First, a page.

Coronavirus Days part 6: Getting angry

I like to think I’ve kept my emotions in check pretty well for the past couple of months. Unfortunately that went right out of the window at the end of last week.

In general through this crisis, I’ve felt that the ‘system’ – politicians, civil servants and all those of us delivering care – have worked together better than I originally thought possible. It is, at long last, clear that the social care sector is high up  in government thinking. I fear the consequences of the Coronavirus Act but applaud the intent behind the Social Care Action Plan.

Photo of Steve Scown
Steve Scown, Dimensions CEO, blogs

But last week two things occurred that made me want to beat the wall with frustration. Do Not Attempt Resuscitation (DNAR) notices, and FPPE. (And yes the F does mean what you think.)

DNAR notices

There was a lot of media noise at the start of this crisis about doctors not wanting to play God, not wanting to make those impossibly awful decisions about how to allocate scarce ventilators. Well I’m sorry, but some doctors clearly do.

Those doctors who do are, without notification or consultation with the person, their family or care provider, appending DNAR notices to people’s medical records.

It is both hospital doctors and GPs who are choosing to ignore the provisions of the Mental Capacity Act and what is very clear guidance. This is not a new problem – I know some families reading this will have in years gone by rebuffed doctors suggesting their child should have a DNAR notice – but it seems coronavirus has brought the issue into sharp relief.

Dimensions supports 3500 people and at time of writing I am aware of five who have had a DNAR inappropriately added to their medical records. Clearly the vast majority of doctors are therefore exempt from the criticism above. But one person is one too many, and other providers report similar issues. We state our beliefs here.

I’ve had to ask my colleagues who – let’s be clear – are juggling a lot of competing priorities, to recheck the medical records of the people they support in case there are any more nasty surprises lurking amongst the forms and paperwork. If any are found we will challenge, we will raise official complaints, we will issue FOI requests and we will signpost legal support such as Access Social Care. My view is simple – those few doctors who place DNARs on patients in such a cavalier manner shouldn’t be practicing.


In order to adhere to new Public Health England (PHE) guidance last week, Dimensions will now be kitting all our frontline colleagues out with gloves, aprons and masks. We expect our spend on PPE to go up 10-fold – from around £40k to potentially £400k per month. As I write this I am expecting this difference to be funded. It’s frustrating because the latest PHE guidance is unhelpful and will make things worse, not better:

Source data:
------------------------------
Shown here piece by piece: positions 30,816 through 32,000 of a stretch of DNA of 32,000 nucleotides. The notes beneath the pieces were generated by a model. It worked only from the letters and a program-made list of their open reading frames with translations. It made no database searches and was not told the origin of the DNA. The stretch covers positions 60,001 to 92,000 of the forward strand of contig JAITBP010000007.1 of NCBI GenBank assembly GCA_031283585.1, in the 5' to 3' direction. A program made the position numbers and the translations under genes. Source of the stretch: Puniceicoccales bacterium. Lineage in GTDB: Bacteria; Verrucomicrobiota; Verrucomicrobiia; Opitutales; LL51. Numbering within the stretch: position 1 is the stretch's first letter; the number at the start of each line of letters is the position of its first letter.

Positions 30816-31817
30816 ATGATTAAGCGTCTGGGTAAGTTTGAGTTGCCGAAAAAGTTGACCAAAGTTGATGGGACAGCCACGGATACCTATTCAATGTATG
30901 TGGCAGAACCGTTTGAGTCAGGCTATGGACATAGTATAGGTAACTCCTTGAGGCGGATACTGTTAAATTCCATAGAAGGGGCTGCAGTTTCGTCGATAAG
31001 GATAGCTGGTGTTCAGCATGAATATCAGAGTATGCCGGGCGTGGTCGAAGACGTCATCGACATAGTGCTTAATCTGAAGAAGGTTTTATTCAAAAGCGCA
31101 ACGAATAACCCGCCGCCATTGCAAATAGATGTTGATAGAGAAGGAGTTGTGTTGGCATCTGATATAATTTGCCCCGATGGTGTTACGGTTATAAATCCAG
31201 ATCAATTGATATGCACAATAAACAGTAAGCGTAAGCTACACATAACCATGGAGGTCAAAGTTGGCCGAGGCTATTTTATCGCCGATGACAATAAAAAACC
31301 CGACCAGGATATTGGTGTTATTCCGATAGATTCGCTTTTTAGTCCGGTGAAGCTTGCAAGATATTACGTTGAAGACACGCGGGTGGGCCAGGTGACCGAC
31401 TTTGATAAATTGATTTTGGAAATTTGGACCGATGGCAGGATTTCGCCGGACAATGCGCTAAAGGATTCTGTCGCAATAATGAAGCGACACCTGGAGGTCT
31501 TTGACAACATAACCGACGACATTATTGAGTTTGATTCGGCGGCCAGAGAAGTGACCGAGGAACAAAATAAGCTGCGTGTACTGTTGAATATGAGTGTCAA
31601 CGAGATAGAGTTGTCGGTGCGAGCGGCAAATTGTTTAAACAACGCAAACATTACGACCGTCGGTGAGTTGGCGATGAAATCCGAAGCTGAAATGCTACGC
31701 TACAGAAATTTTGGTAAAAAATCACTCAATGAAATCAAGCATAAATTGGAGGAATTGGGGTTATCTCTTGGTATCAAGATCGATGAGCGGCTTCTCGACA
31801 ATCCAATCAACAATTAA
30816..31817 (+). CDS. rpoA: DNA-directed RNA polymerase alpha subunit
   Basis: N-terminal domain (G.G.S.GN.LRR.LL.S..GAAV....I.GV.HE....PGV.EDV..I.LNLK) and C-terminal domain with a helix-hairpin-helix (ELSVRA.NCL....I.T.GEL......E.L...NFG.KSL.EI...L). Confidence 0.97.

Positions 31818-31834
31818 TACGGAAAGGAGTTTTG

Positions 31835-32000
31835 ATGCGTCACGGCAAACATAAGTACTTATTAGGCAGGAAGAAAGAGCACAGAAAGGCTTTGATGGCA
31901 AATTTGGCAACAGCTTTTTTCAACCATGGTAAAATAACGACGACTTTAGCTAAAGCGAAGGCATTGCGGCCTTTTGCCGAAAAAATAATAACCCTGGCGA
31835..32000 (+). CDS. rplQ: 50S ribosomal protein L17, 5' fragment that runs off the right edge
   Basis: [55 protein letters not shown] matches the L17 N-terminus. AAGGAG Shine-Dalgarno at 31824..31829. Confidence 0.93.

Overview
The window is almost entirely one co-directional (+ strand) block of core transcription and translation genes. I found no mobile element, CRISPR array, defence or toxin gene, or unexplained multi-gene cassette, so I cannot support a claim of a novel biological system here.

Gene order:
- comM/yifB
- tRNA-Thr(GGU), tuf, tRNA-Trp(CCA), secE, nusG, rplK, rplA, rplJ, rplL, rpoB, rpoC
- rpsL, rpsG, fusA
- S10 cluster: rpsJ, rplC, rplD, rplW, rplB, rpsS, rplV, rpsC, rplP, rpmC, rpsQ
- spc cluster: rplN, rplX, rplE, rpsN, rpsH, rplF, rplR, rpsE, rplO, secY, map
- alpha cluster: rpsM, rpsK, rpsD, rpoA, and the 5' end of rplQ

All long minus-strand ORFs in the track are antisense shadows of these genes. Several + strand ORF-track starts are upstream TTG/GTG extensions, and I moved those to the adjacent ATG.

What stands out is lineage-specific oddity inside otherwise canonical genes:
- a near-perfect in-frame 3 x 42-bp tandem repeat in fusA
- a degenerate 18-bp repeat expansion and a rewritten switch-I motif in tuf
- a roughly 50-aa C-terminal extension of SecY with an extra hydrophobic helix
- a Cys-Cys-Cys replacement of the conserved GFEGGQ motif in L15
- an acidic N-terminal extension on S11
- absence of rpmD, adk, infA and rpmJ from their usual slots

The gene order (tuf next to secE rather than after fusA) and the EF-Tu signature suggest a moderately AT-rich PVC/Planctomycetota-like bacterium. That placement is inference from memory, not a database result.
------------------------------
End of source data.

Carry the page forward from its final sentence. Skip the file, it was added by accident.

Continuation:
It is guidance designed for large care homes where Covid-19 has been running rampant and domiciliary care where short visits to many peoples’ homes are the order of the day. It is not appropriate for the vast majority of the support that Dimensions provides – support for individuals or a small number of people living in their own homes.

You see, for Dimensions, coronavirus is relatively well managed. As I reported last week we are not seeing large numbers of people dying; the total has not risen for some time and amongst these few, several contracted it whilst in hospital for everyday health provision.

Our approach to PPE has been to ask colleagues to wear it following an individual risk assessment. This, crucially, ensures my colleagues continue to think and work in a risk based, person-centred way. It ensures we retain accountability for all our decisions in respect of how we support individuals to stay fit and well over the long term. When PHE issued the further ‘new’ guidance last week, I think it also assumed accountability for the outcomes of this directive.

Outcomes that are, frankly, unlikely to improve on where we were.

As with all challenging behaviour, this is just a form of communication. The person is trying to communicate things like ‘I can’t recognise you now. I’m scared. I need to be able to see your face to know who you are.’ Our behaviour support team has prepared some really helpful guidance for teams facing these sorts of challenges which I am pleased to share widely. Find it here.

If I’m a support worker being told on the one hand that I must wear PPE to stay safe, and on the other unable to wear that PPE because of a challenging response from the person I support, how am I going to react? My colleagues have been nothing short of heroic throughout this crisis. The new guidance puts real obstacles in their way and makes their critical work harder.

We cannot ignore or circumvent the PHE guidance. Whilst some local authorities would be content for us to retain our successful risk-based approach, many others are adamant that we must follow the guidance. And it would be patently wrong to set different rules for our colleagues based solely on their postcode.

PHE guidance has already changed five times in the past few weeks. One more wouldn’t hurt. Come on Public Health England @PHE_uk. Give us back our accountability. Let us keep the people we support and our colleagues safe in the only good way we know: through risk based person-centred decisions.